4. 4. surplus is returned to members according to amount of patronage.There is no requirement to incorporate as a co-operative in order to run a businesscollectively and cooperatively.While there is millions of proprietorship, typically very small, the biggest businesses arecorporate and corporations are particularly important because of their size. The followingtable brings out the advantages and disadvantages of various business forms:Sole ProprietorshipAdvantages Disadvantagesease of formation unlimited liabilitylow start-up costs difficulty raising capitalless administrative paperwork than somelack of continuity in business organization inother organizational structures (such asthe absence of the ownerincorporation)owner in direct control of decision makingminimal working capital requiredtax advantages to ownerall profits to ownerPartnershipAdvantages Disadvantagesease of formation unlimited liability (for general partners)low start-up costs lack of continuityadditional sources of investment capital divided authoritybroader management base hard to find suitable partners possible development of conflict between partnersCorporationAdvantages Disadvantageslimited liability closely regulatedspecialized management most expensive form to organizeownership is transferable charter restrictionscontinuous existence extensive record keeping necessaryseparate legal entity double taxation of dividendspossible tax advantage (if you qualify forsmall business tax rate)easier to raise capital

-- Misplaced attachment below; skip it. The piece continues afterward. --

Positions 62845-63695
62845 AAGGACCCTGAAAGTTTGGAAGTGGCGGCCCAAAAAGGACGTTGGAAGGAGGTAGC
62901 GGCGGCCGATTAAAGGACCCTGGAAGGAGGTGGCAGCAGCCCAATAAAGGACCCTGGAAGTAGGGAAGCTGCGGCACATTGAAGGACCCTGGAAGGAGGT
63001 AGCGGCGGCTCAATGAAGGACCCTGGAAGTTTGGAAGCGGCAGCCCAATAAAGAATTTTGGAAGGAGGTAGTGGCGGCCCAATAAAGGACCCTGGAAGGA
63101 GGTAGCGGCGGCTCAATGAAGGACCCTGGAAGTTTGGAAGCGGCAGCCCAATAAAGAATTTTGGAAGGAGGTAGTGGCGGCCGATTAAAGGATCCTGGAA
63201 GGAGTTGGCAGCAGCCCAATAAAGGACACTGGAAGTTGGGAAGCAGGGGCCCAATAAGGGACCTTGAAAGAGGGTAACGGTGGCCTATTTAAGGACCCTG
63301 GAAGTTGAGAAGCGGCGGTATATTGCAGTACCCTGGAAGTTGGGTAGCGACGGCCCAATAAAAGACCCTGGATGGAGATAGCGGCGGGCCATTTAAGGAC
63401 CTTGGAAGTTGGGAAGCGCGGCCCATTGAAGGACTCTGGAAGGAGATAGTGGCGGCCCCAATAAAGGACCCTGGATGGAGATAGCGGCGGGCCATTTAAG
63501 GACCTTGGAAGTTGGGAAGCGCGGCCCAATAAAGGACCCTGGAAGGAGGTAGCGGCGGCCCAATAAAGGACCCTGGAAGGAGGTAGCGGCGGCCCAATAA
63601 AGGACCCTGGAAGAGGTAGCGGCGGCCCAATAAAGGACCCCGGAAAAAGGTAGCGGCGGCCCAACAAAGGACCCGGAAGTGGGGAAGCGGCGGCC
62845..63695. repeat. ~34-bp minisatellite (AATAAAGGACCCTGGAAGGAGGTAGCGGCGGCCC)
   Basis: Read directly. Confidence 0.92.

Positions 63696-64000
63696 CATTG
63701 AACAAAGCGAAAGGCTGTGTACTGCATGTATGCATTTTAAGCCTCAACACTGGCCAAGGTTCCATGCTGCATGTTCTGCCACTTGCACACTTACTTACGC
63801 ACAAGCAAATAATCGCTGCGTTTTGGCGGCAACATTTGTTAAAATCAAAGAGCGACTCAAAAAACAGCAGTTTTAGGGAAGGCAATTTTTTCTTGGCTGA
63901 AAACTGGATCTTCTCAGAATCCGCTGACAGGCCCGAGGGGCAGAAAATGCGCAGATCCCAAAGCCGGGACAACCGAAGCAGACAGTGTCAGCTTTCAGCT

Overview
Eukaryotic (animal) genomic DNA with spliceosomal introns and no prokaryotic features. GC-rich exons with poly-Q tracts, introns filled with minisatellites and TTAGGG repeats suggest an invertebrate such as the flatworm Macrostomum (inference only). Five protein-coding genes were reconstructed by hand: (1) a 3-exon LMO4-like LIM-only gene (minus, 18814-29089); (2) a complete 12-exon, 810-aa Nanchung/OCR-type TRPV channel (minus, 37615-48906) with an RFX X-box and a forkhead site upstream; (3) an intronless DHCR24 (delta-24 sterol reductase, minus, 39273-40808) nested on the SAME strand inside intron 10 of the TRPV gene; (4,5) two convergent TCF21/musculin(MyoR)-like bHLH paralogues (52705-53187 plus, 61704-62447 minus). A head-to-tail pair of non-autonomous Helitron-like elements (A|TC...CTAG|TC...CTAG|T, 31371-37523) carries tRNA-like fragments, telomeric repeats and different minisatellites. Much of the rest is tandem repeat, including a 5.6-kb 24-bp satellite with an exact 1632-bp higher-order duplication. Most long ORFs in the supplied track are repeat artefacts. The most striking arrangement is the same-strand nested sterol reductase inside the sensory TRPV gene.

5. 5. Co-operativeAdvantages Disadvantagesowned and controlled by members longer decision making processdemocratic control: one member, one vote requires members to participate for successlimited liability extensive record keeping necessaryprofit distribution (surplus earnings) toless incentive to invest additional capitalmembers in proportion to use of service;surplus may be allocated in shares or cashpossibility of development of conflictbetween membersGoal of Business Firm - Profit and profit maximizationProfit is the main reason firms exist. In economic theory, profit is the reward for risktaken by enterprise. Put simply, profit is a firm’s total revenue (TR) minus total cost(TC), calculated through the following equation,Profit = TR - TCEconomists distinguish between normal profit and economic profitNormal profit is understood as the opportunity cost of using entrepreneurial abilities inthe production of a good, or the profit that could be received by entrepreneurship inanother business venture. Marshall has stated that normal profit is that rate of minimumprofit which a firm must earn in order to survive in the market. If profit is any lower thanthat, then enterprise would be better off engaged in some alternative economic activityOn the other hand, a firm is said to be making an economic profit when its revenueexceeds the total (opportunity) cost of its inputs. This can be used as another name for“economic value added” (EVA). For example, a person invests Rs.100, 000 to start abusiness, and in that year earns Rs.20, 000 in profits. The accounting profit would beRs.20, 000. However, the same year he could have earned an income of Rs.45, 000 hadhe been employed. Therefore, he has an economic loss of Rs.25, 000 (120,000 - 100,000- 45,000). A firm is said to be making an economic profit when its average total cost isless than the price of the product at the profit-maximizing output. The economic profit isequal to the quantity output multiplied by the difference between the average total costand the price